Yesterday's trip got off to a slow-ish start as the head count of people on the bus didn't jive with the count of circled names on the list of campaign participants. Finally, I grabbed the list and we did things the old-fashioned way: I called out people's names (stumbling over one or two) and eventually, the one person whose name was not circled was revealed. The delay itself was no big deal, but the air conditioner on the bus doesn't work unless the vehicle is moving, which is a big deal, because the bus wasn't going to move until the paperwork was right.

About the only living thing seemingly not affected by the heat is the ubiquitous dragonfly. Go outside at any time during this part of the year and they seem to be swarming. They appear unaffected by the heat, but then again, maybe I'd not pay much attention to the heat if I found myself in a 24-hour smörgåsbord featuring mosquitoes for breakfast, lunch, dinner, and between-meal snacks. They're also not much intimidated by humans, as witness this specimen, who stayed put for nearly 10 minutes, and left only because the wearer of the hat got inside the bus:

This is MY hat!

As we came to the main city checkpoint (Baikonur is, basically, surrounded by a high wall interrupted by two or three police checkpoints) I could see some changes had occurred in the vicinity of the town: the commuter rail station at Toretam, just ouside of town, had been renovated, and the commuter line checkpoint that sits on stilts next to the track at the city boundary had been repainted in navy blue.

As usual, the bus's first stop was across from the town market and we all agreed to meet back at the bus after about an hour, at 12:45 pm. I made my usual pilgrimage to the back of the market to seek salted mushrooms and chechel, a string cheese that looks somewhat like a pigtail of hair, which gives this cheese its second name, kosichka.

With those purchases in my rucksack, I asked about kombucha (чайный гриб). People knew what I was talking about, but couldn't direct me to anyone who sold it. Apparently, kombucha is something you'll find only among the wares of individuals who show up on a casual basis to sell a few things off the top of a cardboard box or a sheet of outstretched plastic.

On the way back to the bus, I and one of my fellow interpreters - also named Alex - had just enough time to duck into the Vostok cafe for an ice cold Shymkentskoye draft beer, which was pretty much the first beer I've had since starting the campaign. It was refreshing interlude, because it was well and truly hot out, although in counting one's blessings, the humidity was negligible.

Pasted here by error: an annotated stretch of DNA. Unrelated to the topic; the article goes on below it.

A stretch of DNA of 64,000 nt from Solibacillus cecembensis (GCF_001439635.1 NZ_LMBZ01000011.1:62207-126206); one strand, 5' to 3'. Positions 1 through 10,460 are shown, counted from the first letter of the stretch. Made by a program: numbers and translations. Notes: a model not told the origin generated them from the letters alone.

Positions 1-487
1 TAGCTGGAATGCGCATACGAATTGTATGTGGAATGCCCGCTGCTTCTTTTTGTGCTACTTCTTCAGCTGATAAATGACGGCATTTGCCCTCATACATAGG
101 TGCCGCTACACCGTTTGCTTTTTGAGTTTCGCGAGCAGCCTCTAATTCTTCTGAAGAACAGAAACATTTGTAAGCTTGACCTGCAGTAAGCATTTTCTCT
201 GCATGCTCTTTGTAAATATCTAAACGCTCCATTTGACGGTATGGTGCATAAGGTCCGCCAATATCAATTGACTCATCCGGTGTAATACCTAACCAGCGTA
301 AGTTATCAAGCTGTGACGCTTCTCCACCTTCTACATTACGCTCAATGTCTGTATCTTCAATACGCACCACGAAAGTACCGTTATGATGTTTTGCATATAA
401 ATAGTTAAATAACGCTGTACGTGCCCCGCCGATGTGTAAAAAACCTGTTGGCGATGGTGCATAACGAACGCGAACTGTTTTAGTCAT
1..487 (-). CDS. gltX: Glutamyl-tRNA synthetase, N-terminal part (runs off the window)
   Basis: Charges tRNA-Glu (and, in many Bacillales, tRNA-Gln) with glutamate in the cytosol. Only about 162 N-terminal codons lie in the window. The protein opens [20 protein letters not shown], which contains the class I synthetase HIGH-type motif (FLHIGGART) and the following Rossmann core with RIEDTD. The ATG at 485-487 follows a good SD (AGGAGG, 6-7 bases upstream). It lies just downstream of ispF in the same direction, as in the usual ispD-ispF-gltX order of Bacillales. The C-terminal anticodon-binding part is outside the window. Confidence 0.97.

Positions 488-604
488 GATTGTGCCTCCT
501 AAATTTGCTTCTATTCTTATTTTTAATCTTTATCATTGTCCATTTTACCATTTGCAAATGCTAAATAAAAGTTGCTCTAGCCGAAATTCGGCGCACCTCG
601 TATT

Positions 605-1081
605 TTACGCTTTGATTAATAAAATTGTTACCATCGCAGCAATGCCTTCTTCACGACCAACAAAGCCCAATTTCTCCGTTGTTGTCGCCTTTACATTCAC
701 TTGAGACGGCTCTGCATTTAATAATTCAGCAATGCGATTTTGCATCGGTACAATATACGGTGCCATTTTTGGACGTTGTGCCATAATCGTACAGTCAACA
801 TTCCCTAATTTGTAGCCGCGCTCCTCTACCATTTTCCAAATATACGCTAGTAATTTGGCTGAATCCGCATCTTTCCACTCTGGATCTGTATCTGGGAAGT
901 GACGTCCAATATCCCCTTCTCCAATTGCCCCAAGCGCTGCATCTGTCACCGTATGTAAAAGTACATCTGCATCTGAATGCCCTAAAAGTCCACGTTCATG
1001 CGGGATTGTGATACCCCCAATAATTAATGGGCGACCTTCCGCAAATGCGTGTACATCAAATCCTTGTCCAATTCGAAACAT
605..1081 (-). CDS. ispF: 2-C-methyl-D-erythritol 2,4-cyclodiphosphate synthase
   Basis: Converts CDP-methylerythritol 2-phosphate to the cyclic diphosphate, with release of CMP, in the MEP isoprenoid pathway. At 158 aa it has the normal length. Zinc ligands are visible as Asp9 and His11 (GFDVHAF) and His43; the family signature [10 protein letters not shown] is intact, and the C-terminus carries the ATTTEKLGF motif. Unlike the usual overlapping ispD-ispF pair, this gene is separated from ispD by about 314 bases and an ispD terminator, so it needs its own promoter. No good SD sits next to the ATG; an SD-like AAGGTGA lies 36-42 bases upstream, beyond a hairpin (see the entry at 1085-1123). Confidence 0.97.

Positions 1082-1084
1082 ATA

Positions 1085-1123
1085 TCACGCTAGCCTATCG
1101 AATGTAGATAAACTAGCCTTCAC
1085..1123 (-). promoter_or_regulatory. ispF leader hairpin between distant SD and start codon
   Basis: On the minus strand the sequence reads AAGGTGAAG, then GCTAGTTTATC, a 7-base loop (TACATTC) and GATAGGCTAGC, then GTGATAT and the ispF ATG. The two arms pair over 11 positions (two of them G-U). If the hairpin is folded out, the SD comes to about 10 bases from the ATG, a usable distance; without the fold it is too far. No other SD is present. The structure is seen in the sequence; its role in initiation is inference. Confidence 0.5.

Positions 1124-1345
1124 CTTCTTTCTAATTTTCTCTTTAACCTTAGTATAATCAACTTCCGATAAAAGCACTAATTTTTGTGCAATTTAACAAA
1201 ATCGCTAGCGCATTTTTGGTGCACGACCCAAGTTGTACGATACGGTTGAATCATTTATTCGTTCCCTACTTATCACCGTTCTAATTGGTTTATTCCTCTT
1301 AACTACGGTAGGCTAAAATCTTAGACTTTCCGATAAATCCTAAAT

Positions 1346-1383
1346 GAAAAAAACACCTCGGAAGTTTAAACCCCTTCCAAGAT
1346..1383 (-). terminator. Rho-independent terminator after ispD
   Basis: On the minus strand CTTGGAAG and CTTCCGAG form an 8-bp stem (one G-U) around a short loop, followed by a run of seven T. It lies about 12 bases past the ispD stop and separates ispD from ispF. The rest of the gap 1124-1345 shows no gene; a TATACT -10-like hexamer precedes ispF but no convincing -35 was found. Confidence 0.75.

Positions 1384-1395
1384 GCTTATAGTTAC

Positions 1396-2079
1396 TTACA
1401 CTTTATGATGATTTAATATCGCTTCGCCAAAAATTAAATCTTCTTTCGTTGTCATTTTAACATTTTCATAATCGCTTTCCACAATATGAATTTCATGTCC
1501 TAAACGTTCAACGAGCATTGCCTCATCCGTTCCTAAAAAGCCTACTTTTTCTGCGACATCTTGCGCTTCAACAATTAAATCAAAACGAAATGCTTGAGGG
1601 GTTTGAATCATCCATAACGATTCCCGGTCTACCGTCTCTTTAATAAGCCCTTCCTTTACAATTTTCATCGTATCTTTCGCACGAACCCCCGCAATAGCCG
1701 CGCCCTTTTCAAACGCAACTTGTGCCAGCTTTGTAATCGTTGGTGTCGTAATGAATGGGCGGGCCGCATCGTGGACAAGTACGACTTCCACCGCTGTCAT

On the short walk back to the bus, we spied a procession of campaigners trailing a cart that had emerged from the courtyard of the local bottled goods warehouse. I quickly unlimbered my camera and took a few shots "blind," without stopping to line up the frame or anything, as I was crossing a busy street and had one eye on approaching traffic. Here's the best image:

Beer Run

The beer was quickly stowed in the belly of the bus, we all boarded, and the vehicle drove off to a restaurant that had only been described to me as "The Yurta" (the name of the traditional "portable" residence of nomadic Kazakhs) for a specially ordered meal.

Although neither of us interpreters or our Khrunichev security escort (whose name, as it happens, was also Alex) had been part of the group that had reserved lunch at The Yurta, we were invited to participate in a meal of бешбармак (pronounced "besh bar MOCK"), a traditional Kazakh and Kyrgyz dish that translates as "five fingers" and consists of meat - whatever is available (beef, lamb, horse, and in the west of Kazakhstan, near the Aral Sea, fish from the sturgeon family) - on a bed of what amounts to homemade pasta squares. I found it tasty.

The meal also included an assortment of appetizers, a dish that reminded me a lot of pork fried rice, and a curious dish that - as I found out later - consisted of an assortment of organ meats (e.g., heart, liver, kidney, and lung) cooked with potatoes and onions. I found it particularly tasty, though I don't think I've ever eaten lung before.